When you’re planning an event, the importance of the venue cannot be overstated. Attractive venues make it that much easier toentice a endees, especially those who use annual meetings as a springboard to a personal vacation. Well-equipped and well-staff ed venues reduce the strain and cost for the event planner.
Indeed, great venues may even make it easier for you to snag that great speaker or other talent.
All of which probably explains why every venue’s advertising looks so similar and says the same thing: “…a beautiful setting…an unforgettable experience… a venue that says you care…meticulous customer service…attention to detail….etc.” It’s also why every event planner ends up reciting the same messages when clients ask “why there?” or complain about the expense.
Don’t get me wrong—these aren’t bad venue features. In fact, they are extremely important, if the primary goal is to reward staff for another great year. In these instances, it really isn’t as much a meeting as it is an employee perk.
But what if the meeting’s goal is more closely tied to a business objective? What if, as a result of the current recession, we find clients looking to truly generate an ROI on their event? What if the meeting’s goal is to communicate clearly a new direction or objective or to be a working session that seeks to reach consensus on how to make the strategy happen?
Suddenly, the aesthetics and ease of use may become secondary to whether the venue helps you tell the story that needs to be told.
This is similar to evaluating an advertisement. People who get caught up in the creative effort and whether it “breaks through the clutter” or “sits on the edge” are missing the point. One shouldn’t care about how creative an advertisement is until they first resolve that the advertisement is saying the right thing. It is only after we conclude that a set of ads are communicating a message that is “on strategy” that we care about which one says it best.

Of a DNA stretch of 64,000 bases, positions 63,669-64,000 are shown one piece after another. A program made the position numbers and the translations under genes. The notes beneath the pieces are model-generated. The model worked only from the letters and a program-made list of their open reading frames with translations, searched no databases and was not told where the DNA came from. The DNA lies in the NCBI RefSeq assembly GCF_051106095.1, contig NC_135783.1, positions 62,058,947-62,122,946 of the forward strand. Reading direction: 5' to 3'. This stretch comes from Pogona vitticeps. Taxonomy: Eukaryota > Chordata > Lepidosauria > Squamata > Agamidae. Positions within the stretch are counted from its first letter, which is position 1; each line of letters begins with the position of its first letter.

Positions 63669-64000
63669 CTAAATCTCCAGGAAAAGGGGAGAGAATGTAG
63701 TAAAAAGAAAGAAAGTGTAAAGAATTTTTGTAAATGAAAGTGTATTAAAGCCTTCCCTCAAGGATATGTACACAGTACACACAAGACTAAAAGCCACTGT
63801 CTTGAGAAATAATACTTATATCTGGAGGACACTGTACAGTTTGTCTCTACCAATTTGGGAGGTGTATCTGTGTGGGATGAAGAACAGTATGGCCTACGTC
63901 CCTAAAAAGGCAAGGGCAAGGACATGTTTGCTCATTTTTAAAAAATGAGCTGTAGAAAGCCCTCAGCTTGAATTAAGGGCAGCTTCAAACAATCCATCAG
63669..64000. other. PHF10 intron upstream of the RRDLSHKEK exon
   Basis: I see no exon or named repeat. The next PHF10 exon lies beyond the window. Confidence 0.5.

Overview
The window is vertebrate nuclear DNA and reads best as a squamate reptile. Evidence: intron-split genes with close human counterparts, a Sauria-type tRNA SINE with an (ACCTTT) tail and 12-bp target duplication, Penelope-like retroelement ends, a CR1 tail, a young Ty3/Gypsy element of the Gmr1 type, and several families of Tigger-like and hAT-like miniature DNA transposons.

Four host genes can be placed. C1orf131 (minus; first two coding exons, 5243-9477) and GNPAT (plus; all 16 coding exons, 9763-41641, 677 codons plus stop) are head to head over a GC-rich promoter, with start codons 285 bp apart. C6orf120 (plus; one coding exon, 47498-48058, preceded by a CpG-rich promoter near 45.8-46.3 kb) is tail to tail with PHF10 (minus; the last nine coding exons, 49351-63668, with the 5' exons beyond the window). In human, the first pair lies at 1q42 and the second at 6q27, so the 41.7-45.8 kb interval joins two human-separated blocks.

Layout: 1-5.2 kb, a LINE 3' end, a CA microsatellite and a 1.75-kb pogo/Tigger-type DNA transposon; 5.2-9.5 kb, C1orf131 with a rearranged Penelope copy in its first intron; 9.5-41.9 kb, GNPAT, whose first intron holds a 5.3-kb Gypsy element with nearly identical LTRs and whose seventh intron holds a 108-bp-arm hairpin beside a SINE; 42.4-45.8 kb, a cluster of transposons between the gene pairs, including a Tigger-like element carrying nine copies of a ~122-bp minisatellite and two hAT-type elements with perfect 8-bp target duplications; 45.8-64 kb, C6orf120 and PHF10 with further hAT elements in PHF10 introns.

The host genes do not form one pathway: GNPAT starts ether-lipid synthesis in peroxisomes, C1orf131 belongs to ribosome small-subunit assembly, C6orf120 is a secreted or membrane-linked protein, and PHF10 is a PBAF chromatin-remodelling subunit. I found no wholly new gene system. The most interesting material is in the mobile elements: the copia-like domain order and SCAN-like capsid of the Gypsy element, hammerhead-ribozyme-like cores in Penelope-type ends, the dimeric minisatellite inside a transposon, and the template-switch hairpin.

What does “on strategy” mean when it comes to venue selection? Since there are only three generic strategies—be unique, be lower cost or be focused on a particular class of buyer—it follows, then, that there are three strategic characteristics to be considered in deciding whether or not a venue is consistent with a particular strategy:
1. What makes the venue “unique”? Is there something about the venue that reinforces or extends whatever it is that makes the client unique?
2. How consistent is the venue’s price point with your client’s price point? Eventually, every cost we incur has to be recaptured from the client’s customers in higher prices, so be certain you aren’t asking your client’s customers to pay for luxury they’ll never experience.
3. Does this venue suggest insight about, or a characteristic of, your client’s target customer? When it does, the meeting becomes a creative medium for employee education. The same questions can, and should, be asked about most any feature of your meeting. After all, if it isn’t supporting your message, then why exactly are you doing it that way?